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chromedome 09-01-2012 12:30 PM

Wine Tannin?
 
Should tannin be added before or after fermentation?

LeBreton 09-01-2012 12:36 PM

Before is best. But it's near impossible to gauge how much you will need in the finished product unless you are repeating a recipe. Otherwise just add it to taste right before bottling. Be sure to stir well and keep an eye on the bottom of the bottling container, tannin has a bad habit of not dissolving well and settling at the bottom.

Yooper 09-01-2012 12:50 PM

I use it both before and after, depending on how much I need. You can add it any time, but it's often best to add it at racking to make sure it mixes. You can take out a little of the cider with a sanitized turkey baster, stir the tannin in well, and gently add it back also. That works well.

You don't need much at all, so start with a tiny amount at first- like no more than 1/4 teaspoon per 5 gallons- and then taste 12 hours later. Add more if desired. Remember, you can always add more, but you can't take it out!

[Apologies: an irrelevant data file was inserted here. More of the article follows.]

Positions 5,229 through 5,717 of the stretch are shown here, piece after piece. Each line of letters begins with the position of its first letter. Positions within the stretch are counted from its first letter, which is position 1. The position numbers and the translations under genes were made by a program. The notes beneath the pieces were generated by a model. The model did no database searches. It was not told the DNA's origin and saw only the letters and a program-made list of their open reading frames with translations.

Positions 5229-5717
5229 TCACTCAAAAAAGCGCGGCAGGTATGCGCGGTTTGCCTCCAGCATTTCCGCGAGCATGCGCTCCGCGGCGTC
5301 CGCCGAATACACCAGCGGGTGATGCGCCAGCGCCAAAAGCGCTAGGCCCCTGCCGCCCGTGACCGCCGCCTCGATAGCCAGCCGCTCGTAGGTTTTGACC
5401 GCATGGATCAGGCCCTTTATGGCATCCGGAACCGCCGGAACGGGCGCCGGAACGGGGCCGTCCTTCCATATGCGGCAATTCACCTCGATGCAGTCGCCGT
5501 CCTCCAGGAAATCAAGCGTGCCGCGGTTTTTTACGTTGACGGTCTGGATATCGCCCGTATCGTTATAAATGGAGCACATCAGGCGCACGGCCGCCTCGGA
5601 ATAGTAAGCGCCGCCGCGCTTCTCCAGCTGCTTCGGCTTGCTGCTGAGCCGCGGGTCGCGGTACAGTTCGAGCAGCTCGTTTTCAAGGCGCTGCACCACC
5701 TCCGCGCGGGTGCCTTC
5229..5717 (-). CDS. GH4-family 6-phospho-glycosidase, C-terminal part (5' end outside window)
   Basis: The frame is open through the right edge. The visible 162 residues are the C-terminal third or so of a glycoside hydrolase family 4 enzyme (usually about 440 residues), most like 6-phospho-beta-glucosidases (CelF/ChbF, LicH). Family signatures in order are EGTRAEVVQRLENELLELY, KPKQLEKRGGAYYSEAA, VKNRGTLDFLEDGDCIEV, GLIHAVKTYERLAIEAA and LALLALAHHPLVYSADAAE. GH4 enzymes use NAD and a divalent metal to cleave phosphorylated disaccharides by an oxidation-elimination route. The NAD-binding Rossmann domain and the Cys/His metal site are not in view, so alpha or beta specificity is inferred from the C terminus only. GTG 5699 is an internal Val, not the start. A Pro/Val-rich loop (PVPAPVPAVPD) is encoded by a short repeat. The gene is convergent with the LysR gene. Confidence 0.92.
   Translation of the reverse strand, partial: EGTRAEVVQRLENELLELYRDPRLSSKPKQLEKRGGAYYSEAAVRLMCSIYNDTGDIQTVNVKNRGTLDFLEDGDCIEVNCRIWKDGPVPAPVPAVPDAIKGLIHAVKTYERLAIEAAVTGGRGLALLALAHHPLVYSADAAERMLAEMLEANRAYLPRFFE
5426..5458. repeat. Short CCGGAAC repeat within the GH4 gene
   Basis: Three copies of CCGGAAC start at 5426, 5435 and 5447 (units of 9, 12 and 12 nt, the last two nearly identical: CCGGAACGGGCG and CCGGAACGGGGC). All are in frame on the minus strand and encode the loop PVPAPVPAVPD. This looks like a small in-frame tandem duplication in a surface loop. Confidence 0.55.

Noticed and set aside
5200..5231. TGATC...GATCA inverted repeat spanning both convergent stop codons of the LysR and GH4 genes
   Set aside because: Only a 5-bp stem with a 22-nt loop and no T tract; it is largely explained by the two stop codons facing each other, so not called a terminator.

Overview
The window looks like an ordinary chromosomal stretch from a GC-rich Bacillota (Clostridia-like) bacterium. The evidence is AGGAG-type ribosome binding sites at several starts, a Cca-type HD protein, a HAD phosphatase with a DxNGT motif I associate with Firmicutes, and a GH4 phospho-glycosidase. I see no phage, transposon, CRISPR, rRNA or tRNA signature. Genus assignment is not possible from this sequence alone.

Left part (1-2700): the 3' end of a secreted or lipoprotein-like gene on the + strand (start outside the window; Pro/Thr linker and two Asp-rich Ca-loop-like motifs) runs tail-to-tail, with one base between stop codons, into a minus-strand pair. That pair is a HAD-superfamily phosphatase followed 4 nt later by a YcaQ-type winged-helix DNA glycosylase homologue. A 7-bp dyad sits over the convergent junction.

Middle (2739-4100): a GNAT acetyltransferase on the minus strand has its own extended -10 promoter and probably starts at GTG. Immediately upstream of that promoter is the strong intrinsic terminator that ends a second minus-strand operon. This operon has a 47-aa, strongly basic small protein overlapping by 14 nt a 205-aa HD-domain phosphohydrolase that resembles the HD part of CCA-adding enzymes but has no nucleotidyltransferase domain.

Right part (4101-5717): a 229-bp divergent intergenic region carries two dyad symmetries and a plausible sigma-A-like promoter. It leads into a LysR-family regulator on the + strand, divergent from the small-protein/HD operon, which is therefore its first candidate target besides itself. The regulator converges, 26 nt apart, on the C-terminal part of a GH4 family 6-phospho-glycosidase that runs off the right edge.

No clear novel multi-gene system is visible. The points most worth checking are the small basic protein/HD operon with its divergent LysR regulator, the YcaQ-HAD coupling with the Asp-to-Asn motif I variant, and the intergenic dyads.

Jacob_Marley 09-03-2012 03:31 AM

You can add tannin both before and/or after.
Adding tannin in cider is similar to adding tannin in wine.

There are two types of tannins and both have their place ... one is the type of tannin from grapes and the other type is from wood - usually oak.
The tannin powder most people get from the brewers/winemakers store is generally the *grape* type unless specified otherwise.

Grape tannin is typically added before ferment (particularly with wine) ... Oak tannins typically after ... although if all you have is the grape type, you could use that after as well to carefully adjust to taste.

Grape tannin in particular adds a more bitter element as it is derived from catechins in the stems and seeds of grapes.
This is why if you are *not* getting the tannic bitterness from the apples, and decide to add grape tannin powder, you should be careful with the additions. Grape tannin can make your wine or cider bitter quickly if overdone.
You should also be careful if you add oak tannin too, even though the “hydrolyzable” type of tannins that oak adds are softer and add more favorable flavors and aromas without the tendency to quite as much bitterness.
While the bitterness of both types of tannin will mellow over time, the corresponding rise in astringency in that molecular change as it ages will seem greater with the grape tannin because it already has added more astringency to begin with. (astringency is the perception of dryness in the taste of wine or cider - or if really too astringent, "roughness")

For taste, having an adequate amount of tannin can balance and improve the brightness of the cider without necessarily having to add additional acid, as tannin tends to slightly reinforce the taste of acidity. Both acidity and bitterness (and astringency to some degree) are what avoids a cider being insipid or “flabby”.